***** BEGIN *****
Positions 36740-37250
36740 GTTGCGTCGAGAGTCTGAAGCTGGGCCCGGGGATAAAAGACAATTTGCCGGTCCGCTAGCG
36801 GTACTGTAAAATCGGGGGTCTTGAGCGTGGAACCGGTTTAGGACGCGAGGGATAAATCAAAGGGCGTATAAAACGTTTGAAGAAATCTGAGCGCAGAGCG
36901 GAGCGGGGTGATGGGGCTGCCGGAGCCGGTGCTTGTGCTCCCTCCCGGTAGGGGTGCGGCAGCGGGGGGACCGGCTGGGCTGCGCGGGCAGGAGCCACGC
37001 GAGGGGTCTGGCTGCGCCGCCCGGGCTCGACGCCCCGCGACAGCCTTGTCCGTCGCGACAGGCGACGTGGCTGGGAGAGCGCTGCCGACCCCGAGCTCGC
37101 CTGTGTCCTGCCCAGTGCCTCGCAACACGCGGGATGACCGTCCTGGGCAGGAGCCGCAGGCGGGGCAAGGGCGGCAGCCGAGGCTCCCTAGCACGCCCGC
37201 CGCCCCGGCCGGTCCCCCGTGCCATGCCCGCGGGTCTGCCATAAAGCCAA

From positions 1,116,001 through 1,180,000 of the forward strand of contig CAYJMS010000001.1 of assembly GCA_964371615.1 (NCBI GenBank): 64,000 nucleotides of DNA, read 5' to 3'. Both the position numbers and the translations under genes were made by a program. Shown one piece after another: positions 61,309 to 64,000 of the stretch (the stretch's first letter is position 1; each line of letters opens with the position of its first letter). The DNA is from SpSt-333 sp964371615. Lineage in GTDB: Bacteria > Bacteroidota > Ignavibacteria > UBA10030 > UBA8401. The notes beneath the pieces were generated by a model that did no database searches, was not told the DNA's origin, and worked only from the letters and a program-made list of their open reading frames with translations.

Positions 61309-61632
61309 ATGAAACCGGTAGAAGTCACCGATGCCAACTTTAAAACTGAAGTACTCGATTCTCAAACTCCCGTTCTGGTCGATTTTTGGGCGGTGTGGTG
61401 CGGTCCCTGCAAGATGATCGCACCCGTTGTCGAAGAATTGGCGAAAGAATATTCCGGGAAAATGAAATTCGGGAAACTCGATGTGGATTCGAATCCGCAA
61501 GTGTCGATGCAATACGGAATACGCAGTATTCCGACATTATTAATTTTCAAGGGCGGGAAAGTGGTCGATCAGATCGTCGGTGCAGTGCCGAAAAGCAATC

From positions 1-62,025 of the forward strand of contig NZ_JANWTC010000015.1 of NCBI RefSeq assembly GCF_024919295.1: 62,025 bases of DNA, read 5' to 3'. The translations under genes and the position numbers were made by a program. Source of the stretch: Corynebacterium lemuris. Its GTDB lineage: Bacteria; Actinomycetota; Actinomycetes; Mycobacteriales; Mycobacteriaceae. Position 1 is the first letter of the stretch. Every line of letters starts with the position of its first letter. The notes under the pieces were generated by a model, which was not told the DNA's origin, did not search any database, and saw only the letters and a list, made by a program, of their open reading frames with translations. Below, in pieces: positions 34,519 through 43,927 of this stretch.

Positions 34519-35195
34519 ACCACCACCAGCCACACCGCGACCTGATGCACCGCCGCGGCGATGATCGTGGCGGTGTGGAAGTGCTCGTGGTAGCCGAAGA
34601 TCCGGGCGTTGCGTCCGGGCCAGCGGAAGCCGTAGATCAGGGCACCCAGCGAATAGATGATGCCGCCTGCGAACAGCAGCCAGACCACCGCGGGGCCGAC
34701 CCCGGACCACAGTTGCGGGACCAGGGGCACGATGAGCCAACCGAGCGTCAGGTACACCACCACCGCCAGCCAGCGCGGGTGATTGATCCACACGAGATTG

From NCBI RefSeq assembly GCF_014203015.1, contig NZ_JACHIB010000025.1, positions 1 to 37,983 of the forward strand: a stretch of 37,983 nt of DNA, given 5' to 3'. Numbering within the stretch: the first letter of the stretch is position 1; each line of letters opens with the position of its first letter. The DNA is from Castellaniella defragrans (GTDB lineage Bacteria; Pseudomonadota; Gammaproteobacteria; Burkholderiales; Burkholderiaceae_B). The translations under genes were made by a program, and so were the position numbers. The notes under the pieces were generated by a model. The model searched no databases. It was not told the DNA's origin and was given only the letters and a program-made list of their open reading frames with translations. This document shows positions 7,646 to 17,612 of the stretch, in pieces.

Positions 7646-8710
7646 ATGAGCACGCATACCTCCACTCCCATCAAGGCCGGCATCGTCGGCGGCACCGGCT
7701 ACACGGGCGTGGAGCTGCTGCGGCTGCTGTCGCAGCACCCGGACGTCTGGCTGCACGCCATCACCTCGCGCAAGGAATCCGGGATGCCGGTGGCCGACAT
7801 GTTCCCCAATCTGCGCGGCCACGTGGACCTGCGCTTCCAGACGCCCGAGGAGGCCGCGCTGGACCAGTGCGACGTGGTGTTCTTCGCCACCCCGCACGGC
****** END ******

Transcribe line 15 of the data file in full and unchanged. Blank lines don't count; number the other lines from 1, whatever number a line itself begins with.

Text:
34519 ACCACCACCAGCCACACCGCGACCTGATGCACCGCCGCGGCGATGATCGTGGCGGTGTGGAAGTGCTCGTGGTAGCCGAAGA